And that’s where Fitbit comes in. Our focus is to help diabetes program participants prevent diabetes, or, for those already living with diabetes, help them be their healthiest every day. We work with the best diabetes partners in the industry to connect our data, wearable devices, scales and the Fitbit Premium membership to support their interventions and programs, and we’re thrilled to say that Fitbit is making an impact. We’ve also added features to the Fitbit app to help people track their blood glucose levels alongside other important health metrics. Read on to learn more about:

  • How Fitbit is working with diabetes management solutions to drive better outcomes
  • Our newest partnerships with diabetes program providers 
  • How we’re supporting diabetes research efforts in the Latino community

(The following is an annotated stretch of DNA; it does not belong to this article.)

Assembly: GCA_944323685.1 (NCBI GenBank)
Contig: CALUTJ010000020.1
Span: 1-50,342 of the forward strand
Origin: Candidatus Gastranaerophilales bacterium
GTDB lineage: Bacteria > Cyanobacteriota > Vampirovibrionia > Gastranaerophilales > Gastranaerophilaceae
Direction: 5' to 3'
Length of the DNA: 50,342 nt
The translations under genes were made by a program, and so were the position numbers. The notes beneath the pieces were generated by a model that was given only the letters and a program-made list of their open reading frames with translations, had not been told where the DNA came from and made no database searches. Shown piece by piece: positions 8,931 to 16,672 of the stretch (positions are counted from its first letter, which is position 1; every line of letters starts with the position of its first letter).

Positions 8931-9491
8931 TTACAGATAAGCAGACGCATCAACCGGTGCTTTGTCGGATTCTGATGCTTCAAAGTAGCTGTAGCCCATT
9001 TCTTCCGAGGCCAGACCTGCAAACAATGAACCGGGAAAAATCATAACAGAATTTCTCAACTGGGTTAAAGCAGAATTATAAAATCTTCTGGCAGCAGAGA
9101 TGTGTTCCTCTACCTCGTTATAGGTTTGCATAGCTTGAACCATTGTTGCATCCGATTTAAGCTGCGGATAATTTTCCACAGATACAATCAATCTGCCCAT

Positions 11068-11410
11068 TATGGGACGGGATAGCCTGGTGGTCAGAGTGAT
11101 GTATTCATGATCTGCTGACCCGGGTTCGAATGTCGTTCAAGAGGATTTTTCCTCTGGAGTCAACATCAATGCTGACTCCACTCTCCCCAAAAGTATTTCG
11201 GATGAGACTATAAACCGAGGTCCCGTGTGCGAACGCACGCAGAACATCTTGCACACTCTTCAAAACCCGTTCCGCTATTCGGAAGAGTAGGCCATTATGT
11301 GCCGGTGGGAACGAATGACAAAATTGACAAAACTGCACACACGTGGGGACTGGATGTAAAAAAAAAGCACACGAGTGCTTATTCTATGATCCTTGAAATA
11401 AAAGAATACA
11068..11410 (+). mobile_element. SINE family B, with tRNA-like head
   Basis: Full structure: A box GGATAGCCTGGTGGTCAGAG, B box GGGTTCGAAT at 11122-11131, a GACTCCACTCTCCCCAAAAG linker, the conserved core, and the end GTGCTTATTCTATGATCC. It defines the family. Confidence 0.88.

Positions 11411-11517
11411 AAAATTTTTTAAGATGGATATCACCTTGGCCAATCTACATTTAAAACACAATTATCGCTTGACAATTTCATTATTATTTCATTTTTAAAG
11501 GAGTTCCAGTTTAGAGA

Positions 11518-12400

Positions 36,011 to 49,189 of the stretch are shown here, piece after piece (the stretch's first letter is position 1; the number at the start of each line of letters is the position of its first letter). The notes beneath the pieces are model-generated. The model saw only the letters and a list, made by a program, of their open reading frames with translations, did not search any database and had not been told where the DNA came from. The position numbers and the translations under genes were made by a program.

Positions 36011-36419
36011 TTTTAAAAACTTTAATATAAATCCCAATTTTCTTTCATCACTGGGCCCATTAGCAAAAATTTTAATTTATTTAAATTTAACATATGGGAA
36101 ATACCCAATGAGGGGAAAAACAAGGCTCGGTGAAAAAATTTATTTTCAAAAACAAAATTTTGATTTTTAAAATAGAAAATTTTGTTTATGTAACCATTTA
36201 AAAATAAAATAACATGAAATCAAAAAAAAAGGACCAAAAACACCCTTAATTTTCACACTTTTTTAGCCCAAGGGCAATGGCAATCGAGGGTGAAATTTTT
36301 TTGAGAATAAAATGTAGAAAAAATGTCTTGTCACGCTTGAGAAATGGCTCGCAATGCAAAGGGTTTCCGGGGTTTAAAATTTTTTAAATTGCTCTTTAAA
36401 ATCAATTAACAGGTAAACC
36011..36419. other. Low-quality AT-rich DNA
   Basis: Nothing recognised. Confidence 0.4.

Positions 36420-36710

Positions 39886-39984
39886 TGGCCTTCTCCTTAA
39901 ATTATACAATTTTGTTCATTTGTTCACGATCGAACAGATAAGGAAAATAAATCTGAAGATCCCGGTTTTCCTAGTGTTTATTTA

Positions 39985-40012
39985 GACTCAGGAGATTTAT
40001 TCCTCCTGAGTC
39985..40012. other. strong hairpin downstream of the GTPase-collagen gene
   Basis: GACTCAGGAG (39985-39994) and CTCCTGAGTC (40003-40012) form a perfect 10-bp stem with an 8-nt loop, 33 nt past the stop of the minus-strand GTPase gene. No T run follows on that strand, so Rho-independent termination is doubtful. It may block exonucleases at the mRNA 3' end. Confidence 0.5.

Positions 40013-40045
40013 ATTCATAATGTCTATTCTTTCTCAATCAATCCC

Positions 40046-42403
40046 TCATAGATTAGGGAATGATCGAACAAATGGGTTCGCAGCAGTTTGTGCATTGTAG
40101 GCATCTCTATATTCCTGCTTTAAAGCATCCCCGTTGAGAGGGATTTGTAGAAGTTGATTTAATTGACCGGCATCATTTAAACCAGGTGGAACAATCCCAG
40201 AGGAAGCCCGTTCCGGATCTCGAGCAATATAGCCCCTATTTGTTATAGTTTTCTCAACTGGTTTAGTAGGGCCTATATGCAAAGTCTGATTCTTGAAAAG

• The new blood glucose tracking feature in the Fitbit app⁴


Fitbit + Health2Sync

Health2Sync is the leading diabetes management app in Taiwan and Japan. In July of 2020, the Health2Sync team conducted a clinical trial with 95 participants in collaboration with four clinics in Taiwan. All of the participants were previously using the Health2Sync app, and their baseline fasting blood glucose, hemoglobin A1c (HbA1c), and LDL cholesterol were established. They were then given a Fitbit Inspire HR activity tracker, and they agreed to sync their Fitbit data with the Health2Sync platform. Their outcomes after three months were compared to baseline, and the impact was incredibly exciting. Fasting blood glucose decreased by 10.92 mg/dL on average, HbA1c decreased by 0.33 points on average (0.66 points in those who had at least 150 minutes of high-intensity activity per week), and LDL cholesterol decreased by 11.55 mg/dL on average.